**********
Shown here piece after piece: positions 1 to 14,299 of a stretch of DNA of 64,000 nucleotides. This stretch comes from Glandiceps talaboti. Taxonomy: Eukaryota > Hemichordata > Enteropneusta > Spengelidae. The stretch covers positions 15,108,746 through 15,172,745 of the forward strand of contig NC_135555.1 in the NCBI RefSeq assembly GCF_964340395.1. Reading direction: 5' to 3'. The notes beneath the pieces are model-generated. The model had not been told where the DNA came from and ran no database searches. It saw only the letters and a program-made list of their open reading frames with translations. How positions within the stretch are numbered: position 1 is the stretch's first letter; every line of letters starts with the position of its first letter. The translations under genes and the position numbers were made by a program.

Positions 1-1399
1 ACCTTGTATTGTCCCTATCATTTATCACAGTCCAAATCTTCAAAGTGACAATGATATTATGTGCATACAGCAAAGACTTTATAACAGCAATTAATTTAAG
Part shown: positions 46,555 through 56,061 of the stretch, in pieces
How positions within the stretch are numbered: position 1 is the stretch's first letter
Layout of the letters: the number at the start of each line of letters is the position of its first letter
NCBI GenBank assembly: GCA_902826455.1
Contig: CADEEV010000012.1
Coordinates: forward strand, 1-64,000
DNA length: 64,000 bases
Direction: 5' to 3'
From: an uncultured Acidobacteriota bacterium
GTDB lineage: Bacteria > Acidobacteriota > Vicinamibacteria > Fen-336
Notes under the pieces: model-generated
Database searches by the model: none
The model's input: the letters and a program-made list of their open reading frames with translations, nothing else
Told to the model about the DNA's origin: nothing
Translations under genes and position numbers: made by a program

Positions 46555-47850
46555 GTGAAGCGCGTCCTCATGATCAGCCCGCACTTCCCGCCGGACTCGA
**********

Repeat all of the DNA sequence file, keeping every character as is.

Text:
Shown here piece after piece: positions 1 to 14,299 of a stretch of DNA of 64,000 nucleotides. This stretch comes from Glandiceps talaboti. Taxonomy: Eukaryota > Hemichordata > Enteropneusta > Spengelidae. The stretch covers positions 15,108,746 through 15,172,745 of the forward strand of contig NC_135555.1 in the NCBI RefSeq assembly GCF_964340395.1. Reading direction: 5' to 3'. The notes beneath the pieces are model-generated. The model had not been told where the DNA came from and ran no database searches. It saw only the letters and a program-made list of their open reading frames with translations. How positions within the stretch are numbered: position 1 is the stretch's first letter; every line of letters starts with the position of its first letter. The translations under genes and the position numbers were made by a program.

Positions 1-1399
1 ACCTTGTATTGTCCCTATCATTTATCACAGTCCAAATCTTCAAAGTGACAATGATATTATGTGCATACAGCAAAGACTTTATAACAGCAATTAATTTAAG
Part shown: positions 46,555 through 56,061 of the stretch, in pieces
How positions within the stretch are numbered: position 1 is the stretch's first letter
Layout of the letters: the number at the start of each line of letters is the position of its first letter
NCBI GenBank assembly: GCA_902826455.1
Contig: CADEEV010000012.1
Coordinates: forward strand, 1-64,000
DNA length: 64,000 bases
Direction: 5' to 3'
From: an uncultured Acidobacteriota bacterium
GTDB lineage: Bacteria > Acidobacteriota > Vicinamibacteria > Fen-336
Notes under the pieces: model-generated
Database searches by the model: none
The model's input: the letters and a program-made list of their open reading frames with translations, nothing else
Told to the model about the DNA's origin: nothing
Translations under genes and position numbers: made by a program

Positions 46555-47850
46555 GTGAAGCGCGTCCTCATGATCAGCCCGCACTTCCCGCCGGACTCGA